"Chronicling the on-going history of Jews and Jewish culture in Germany after the Shoah, from the tragic to the comic, this is an incredible tale of the tenacity of Jewish culture to exist even in those parts of the world where there was the most intense attempt to destroy it. The articles are uniformly illuminating and readable; indeed, the entire book presents a new and most compelling look at the least known aspect of Jewish culture in the twenty-first century: the vibrant, conflicted, and extraordinary world of the Jews in today's Germany. Morris, Zipes and their authors have made a stellar contribution to our understanding of life after the Shoah. -- Sander L. Gilman, Director, The Humanities Laboratory, The University of Illinois–Chicago
This is an intelligent and imaginative revisiting of the German-Jewish ‘symbiosis,’ not as fact but as problematic. Using history, literature, memoirs, architecture, and theories on memory and representation, the essays acknowledge the complex, fluid identities of the 'Germans' and the 'Jews' as well as the ever-changing relations between them. "--Marion Kaplan, Professor of Modern Jewish History, New York University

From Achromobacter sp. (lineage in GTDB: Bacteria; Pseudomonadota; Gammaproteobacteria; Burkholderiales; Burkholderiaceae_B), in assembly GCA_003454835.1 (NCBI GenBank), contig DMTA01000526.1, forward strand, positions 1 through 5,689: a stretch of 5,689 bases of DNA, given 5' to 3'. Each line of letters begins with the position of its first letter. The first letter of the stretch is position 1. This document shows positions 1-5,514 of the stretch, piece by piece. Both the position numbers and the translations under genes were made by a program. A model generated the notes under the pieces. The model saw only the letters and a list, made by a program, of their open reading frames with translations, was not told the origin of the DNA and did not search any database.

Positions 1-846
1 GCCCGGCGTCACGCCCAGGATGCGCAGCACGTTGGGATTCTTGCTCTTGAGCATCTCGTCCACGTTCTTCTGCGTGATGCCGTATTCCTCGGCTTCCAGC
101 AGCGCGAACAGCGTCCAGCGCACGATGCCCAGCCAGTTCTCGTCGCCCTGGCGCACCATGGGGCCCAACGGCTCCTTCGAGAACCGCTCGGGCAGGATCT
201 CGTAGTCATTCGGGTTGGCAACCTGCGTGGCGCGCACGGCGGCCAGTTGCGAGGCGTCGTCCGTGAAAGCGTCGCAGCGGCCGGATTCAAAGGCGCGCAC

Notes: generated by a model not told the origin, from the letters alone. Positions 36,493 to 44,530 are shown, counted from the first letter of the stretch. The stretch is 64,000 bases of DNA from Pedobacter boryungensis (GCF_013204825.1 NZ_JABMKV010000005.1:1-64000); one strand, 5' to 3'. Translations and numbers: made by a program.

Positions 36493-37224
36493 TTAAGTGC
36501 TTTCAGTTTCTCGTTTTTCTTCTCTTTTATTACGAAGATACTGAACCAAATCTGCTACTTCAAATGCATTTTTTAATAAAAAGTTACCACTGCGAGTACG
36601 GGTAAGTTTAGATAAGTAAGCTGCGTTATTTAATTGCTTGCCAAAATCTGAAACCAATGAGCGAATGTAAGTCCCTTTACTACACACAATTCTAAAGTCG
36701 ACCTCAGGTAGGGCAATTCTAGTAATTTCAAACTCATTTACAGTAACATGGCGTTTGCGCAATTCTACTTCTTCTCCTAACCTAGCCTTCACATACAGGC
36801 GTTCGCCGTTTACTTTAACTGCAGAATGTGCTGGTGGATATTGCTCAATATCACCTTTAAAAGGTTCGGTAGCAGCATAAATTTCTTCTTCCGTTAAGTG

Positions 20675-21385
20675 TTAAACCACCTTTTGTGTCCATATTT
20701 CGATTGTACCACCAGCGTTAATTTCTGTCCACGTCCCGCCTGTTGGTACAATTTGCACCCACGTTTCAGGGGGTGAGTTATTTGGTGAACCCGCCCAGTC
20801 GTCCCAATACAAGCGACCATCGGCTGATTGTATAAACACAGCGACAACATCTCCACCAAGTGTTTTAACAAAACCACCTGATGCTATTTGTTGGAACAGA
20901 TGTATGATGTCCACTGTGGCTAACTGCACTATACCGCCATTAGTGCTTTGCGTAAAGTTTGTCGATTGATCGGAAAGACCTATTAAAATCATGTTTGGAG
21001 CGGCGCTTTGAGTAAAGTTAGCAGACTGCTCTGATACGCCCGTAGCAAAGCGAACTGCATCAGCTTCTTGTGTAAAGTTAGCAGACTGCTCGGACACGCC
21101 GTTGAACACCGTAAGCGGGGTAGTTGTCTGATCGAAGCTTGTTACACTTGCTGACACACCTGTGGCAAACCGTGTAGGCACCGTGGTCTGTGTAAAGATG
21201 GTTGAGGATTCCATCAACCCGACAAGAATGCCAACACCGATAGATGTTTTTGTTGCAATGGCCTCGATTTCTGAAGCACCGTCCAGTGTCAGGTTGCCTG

"Leslie Morris and Jack Zipes have brought together social historians and literary critics who productively reflect on the situation of Jews in the German states and Austria since 1945, and on the changing positions and psychological makeup of a fast growing minority of mostly Eastern European immigrants.' --Liliane Weissberg, Joseph B. Glossberg Term Professor in the Humanities and Professor of German and Comparative Literature, University of Pennsylvania
About the Author
Leslie Morris is Assistant Professor of German at the University of Minnesota. He is co-author of Germans and Jews Since the Holocaust with Anson Rabinbach.
Jack Zipes is Professor of German at the University of Minnesota. She is co-editor of Contemporary Jewish Writing in Germany and the author of numerous articles about German-Jewish Literature.